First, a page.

The most important palace, bar none, is the Forbidden City (故宫博物院) in Dongcheng District. The Forbidden City was home to the Imperial Court during the Ming and Qing Dynasties. Unlike many other historical sights, the Forbidden City was relatively untouched during the cultural revolution due to the timely intervention of premier Zhou Enlai, who sent a battalion of his troops to guard the palace from the over-zealous Red Guards. Passport is required for foreigners to buy tickets to the Forbidden City.

When you come to Beijing, the first place you have to go is the Forbidden City. Because it is one the most significant symbols that shows the culture of China. Here are some introduction of The Forbidden City:

  1. The Forbidden City was the Chinese imperial palace from the Ming dynasty to the end of the Qing dynasty—the years 1420 to 1912.
  2. It is located in the center of Beijing, China, and now houses the Palace Museum.
  3. It served as the home of emperors and their households. They lived here and did lots of daily things here. It also served as the ceremonial and political center of Chinese government for almost 500 years.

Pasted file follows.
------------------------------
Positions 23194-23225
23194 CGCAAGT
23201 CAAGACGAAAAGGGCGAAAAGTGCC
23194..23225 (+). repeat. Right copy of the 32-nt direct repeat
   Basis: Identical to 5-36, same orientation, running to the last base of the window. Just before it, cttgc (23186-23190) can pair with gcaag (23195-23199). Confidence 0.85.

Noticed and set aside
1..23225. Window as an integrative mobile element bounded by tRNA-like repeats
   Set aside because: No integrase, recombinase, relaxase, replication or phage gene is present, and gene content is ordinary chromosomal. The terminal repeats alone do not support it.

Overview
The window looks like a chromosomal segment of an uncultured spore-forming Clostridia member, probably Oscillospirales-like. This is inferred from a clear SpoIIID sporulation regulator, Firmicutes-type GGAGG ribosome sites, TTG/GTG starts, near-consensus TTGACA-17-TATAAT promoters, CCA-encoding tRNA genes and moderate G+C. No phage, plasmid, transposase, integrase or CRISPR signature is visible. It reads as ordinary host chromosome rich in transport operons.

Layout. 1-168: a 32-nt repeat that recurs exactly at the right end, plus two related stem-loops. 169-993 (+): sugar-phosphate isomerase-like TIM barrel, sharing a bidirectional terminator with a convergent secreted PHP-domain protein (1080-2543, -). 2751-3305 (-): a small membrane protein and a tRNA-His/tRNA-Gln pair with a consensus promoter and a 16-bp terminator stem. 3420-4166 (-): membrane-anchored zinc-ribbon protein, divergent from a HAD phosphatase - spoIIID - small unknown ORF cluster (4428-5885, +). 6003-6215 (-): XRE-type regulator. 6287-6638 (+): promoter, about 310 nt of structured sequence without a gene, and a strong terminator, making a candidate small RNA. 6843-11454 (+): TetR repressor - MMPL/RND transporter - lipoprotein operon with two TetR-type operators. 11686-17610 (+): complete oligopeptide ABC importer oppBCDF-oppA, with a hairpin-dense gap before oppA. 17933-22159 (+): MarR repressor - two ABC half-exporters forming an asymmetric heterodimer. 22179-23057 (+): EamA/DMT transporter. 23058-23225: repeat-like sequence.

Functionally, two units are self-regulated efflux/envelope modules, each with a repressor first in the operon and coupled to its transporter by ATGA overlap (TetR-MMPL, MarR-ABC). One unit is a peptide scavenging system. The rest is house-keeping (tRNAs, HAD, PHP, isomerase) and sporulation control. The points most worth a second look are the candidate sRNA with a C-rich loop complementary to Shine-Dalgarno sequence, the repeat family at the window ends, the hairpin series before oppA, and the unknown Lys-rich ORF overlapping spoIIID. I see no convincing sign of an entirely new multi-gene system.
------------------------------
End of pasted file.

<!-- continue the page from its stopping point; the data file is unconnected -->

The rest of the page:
4. The Forbidden City was Constructed from 1406 to 1420, the complex consists of 980 buildings and covers over 180 acres. And it has influenced cultural and architectural developments in East Asia and elsewhere. The Forbidden City was declared a World Heritage Site in 1987, and is listed by UNESCO as the largest collection of preserved ancient wooden structures in the world.
  5. Since 1925 the Forbidden City has been under the charge of the Palace Museum.


The Temple of Heaven (天坛) in Chongwen District is the symbol of Beijing and is surrounded by a lively park typically packed with hordes of local people drinking tea, practicing calligraphy or tai-chi or just watching the world go by. The Yonghegong (Lama Temple) (雍和宫) in Dongcheng District is one of the most important and beautiful temples in the country.


Other parks are scattered around Beijing. Some of the best are Zhongshan Park (中山公园) in Xicheng District, Beihai Park (北海公园) in Xicheng District, Chaoyang Park (朝阳公园) in Chaoyang District and Ritan Park (日坛公园) in Chaoyang District. The Beijing Zoo (北京动物园) in Xicheng District is famous for its traditional landscaping and giant pandas, however like many zoos, the conditions for the animals have been questioned. The Beijing Aquarium is on the same grounds.


Haidian District is home to the Summer palace (颐和园), the ruins of the Old Summer Palace (圆明园), Fragrant Hills (香山), and the Beijing Botanical Garden (北京植物园). All are quite close together and worth a visit.


Nanluoguxiang(南锣鼓巷) Nanluoguxiang a total length of 786 meters and 8 meters wide. The Lane is a north-south channel during Yuan Dynasty, as the Beijing Hutong protected areas. That "the capital city of Square Lane alley set of five," said Luo Guo Lane.